Colorful – Reflections on 1 Corinthians 12:12-31

Gotta love new crayons. Ever notice how excited a child is when they get a new box of crayons, even though they may have 500 old ones piled in a shoebox? I have to admit, I even get a little stoked by new crayons. I am much more tempted to sit down and color with my kids when there is a new box to break in. It is amazing to me how there can be a complete resurgence of coloring pandemonium in our house brought on just by a new 24 pack of Crayolas.

So what is it about a new box of crayons that creates such excitement? Well, first of all, every crayon is nice and sharp, perfect for staying in the lines. Second, all the colors are there. It is a complete and total set. So no matter what you decide to create, from a butterfly to a peacock to a rainbow, every color is there for the choosing. No crayon is missing.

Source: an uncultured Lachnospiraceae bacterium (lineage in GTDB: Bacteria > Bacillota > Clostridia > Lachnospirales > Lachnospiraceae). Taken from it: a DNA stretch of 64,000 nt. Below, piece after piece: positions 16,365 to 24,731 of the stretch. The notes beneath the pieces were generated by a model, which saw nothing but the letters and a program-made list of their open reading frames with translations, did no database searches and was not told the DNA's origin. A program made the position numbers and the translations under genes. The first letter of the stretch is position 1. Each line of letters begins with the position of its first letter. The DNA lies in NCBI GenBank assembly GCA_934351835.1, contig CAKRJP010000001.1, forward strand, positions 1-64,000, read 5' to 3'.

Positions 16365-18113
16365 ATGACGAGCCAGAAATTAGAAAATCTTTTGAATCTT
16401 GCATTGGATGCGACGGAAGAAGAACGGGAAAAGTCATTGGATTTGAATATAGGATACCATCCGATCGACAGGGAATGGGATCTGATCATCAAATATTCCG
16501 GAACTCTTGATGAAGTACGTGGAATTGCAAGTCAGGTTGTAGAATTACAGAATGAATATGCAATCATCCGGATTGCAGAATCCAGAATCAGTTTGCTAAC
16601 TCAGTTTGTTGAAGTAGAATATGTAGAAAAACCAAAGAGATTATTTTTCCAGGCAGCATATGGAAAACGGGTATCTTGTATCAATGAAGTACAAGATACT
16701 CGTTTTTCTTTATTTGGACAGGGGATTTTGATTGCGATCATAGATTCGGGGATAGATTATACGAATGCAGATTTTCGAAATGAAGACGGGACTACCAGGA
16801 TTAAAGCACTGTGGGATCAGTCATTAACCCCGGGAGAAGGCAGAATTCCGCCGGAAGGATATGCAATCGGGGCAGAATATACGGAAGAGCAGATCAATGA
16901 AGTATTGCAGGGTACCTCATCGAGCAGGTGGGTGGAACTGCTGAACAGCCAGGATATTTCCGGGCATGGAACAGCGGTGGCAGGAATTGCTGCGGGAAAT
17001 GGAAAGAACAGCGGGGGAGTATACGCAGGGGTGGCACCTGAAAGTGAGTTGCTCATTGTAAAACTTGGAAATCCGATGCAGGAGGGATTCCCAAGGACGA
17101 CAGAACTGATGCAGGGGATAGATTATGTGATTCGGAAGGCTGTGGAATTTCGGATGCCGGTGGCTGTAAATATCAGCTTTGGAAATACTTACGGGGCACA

This missing color thing can certainly be a problem. There are a considerable amount of tears shed in our house when a certain colored crayon goes AWOL. (And yes, even if it is just the superfluous white one.) Missing colors can be a catastrophe that can wreck a child’s art project. Actually, missing colors can wreck a lot of things. In fact, missing colors would change the world. If yellow were missing, would we have the sun? If green were not there, what color would the grass be? Would there be ladybugs without red and black? It would certainly be a different world without every color. Each one plays a role. Every color has a purpose. After all, that’s the way God designed the world—with color.

In fact, everything God touches overflows with a medley of colors. This even includes His church. In fact, in many ways, God has designed the church to be like a new box of crayons: one of every color, sharpened for use in the hands of the artist. Masterpieces are created…a spectrum of colors etched on white. Blank paper becomes art.